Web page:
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Native Presence and Survivance in Early Tw entieth-C entury T ranslations by Natalie Curtis Burlin and Mary Austin M a u r e e n S a l z e r Translations of Native verbal art appeared in The Indians’ Book (1907) by Natalie Curtis Burlin (1875-1921) and in many works be­ tween 1910 and 1934 by Mary Austin (1868-1934). Rereading these translations from a perspective informed by Gerald Vizenor’s concepts of survivance, Indian presence, and Native absence demonstrates that the published texts have a problematic relationship with their original verbal sources and are, in most cases, sufficiently removed from accu­ rate translation or representation to be considered non-Native. They are, in terms Vizenor borrows from Umberto Eco, ‘“ absolute fakes’” John Sloan. SOUTHWEST ART (also known as ROLSHOVEN PAINTING AN INDIAN MODEL). 1920. Oil on canvas. 21" x 24 '/z". Courtesy of the Anschutz Collection. Photo: William J. O’Connor. W e s t e r n A m e r ic a n l it e r a t u r e S p r in g 2 0 0 4 (Manifest 9). On the whole they represent a simulated Indian reality and erase Native presence, substituting for actual texts constructed texts that modify and substantively remake the originals.1 On the other hand, among the misrepresentations of Native voice and text that Burlin and Austin produced, some texts appear that may be said possibly to represent a Native voice. By reading these texts through methods of ethnopoetics, I argue that some traces of Native voice can be found in Burlin’s and Austin’s works. To establish my argument I briefly characterize the interdisciplinary enterprise of ethnopoetics and then offer close readings of texts by Burlin and Austin. The textual examples provide a basis upon which I consider the new ethnography and its relation to verbal art collection, translation, and publication. My analysis relies as well on theories of ethnographic methodology such as the hermeneutic term reflexivity, which is associated with the new ethnog­ raphy. Finally, I place these approaches in the critical field of Native survivance established by Vizenor and argue that intellectual property rights may be ascribed to these and other representations of Native ver­ bal art. Through these multiple lenses, Native presence and survivance appear. Thus, in a metaphorical extension of the 1990 Native American Graves Protection and Repatriation Act, the essay ends in a call for the repatriation of those Native texts that may be recovered. Ethnopoetics, which began in the 1960s in a spirit of interdisciplinary inquiry, can be defined as the study of the literature of non-dominant cultures from culturally aware perspectives. Ethnographers and linguis­ tic anthropologists including Dell Hymes, Dennis Tedlock, and Brian Swann pioneered ethnopoetics approaches to translation and textual representation of Native verbal art. Through an awareness of their own privileged positions in relation to the Native texts, these scholars devel­ oped new and self-reflexive methods for presenting versions of Native texts to English-speaking audiences; their approaches incorporated what has been called the new ethnography, a self-questioning approach to writing about people from other cultures that takes into account the power differential that is always operating between unequal groups. Practitioners of ethnopoetics and the new ethnography, as represented by Hymes, Tedlock, Swann, James Clifford, Clifford Geertz, and others, critique rather than defend the practices of earlier ethnographers, col­ lectors, and museums that have taken texts, objects, artifacts, and remains from Native communities. Further, they attempt to work from an insider, or emic, perspective through participant-observation in contrast to their predecessors, who viewed non-dominant cultures from outsider perspec­ tives. In the oral, written, and performed literature ofNative people, this M a u r e e n S a l z e r emic perspective is useful if a Native presence is to be recovered. In an article originally published in 1965, Dell Hymes calls for a reexamination of Native verbal art translations, most of which in exis­ tence were collected by ethnographers; Burlin and Austin both use ethnographers’ versions of Native verbal art at times in their transla­ tion projects. Hymes critiques nineteenth- and early-twentieth-century practices. He...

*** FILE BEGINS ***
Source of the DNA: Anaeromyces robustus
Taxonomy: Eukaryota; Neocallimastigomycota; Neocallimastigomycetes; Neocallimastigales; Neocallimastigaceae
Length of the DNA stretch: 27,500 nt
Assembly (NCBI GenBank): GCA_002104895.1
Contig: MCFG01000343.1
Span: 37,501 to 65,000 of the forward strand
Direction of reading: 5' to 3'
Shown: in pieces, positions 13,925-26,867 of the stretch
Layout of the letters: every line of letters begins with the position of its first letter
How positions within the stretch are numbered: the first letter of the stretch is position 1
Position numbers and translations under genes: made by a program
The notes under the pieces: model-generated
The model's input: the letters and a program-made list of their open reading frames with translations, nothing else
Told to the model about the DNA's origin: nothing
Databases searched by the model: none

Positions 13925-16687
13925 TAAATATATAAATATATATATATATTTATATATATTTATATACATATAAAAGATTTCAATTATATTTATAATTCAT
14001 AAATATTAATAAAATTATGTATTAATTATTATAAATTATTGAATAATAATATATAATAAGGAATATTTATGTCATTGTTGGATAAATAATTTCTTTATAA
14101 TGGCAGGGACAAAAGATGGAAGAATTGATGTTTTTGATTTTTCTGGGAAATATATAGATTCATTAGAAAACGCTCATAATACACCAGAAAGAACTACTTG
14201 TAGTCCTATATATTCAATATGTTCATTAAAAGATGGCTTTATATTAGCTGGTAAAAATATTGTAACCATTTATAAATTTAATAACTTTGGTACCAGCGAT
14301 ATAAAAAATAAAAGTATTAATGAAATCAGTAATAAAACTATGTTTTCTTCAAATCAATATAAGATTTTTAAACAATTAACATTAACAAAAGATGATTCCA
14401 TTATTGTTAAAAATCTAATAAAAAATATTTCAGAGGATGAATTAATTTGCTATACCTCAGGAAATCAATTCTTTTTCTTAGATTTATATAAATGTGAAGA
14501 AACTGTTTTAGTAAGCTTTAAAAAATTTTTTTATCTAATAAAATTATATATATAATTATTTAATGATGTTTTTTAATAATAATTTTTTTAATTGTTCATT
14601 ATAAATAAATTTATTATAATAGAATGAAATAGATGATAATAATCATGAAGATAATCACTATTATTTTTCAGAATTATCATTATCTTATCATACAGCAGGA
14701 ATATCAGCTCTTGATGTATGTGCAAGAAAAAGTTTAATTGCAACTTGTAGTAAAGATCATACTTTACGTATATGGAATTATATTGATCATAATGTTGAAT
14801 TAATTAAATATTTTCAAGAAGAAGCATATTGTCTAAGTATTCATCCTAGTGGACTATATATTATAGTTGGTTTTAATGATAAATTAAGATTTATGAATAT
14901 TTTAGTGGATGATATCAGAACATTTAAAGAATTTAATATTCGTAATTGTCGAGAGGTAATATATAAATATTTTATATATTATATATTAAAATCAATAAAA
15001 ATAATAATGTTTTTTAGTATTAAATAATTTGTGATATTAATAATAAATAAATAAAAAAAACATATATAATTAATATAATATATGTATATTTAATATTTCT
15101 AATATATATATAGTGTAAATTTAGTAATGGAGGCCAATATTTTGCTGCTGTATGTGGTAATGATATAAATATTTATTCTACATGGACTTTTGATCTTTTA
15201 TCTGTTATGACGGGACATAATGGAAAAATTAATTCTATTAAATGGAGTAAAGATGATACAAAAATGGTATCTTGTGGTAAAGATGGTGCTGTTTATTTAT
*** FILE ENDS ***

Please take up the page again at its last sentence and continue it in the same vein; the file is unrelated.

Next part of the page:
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pp. 79-102
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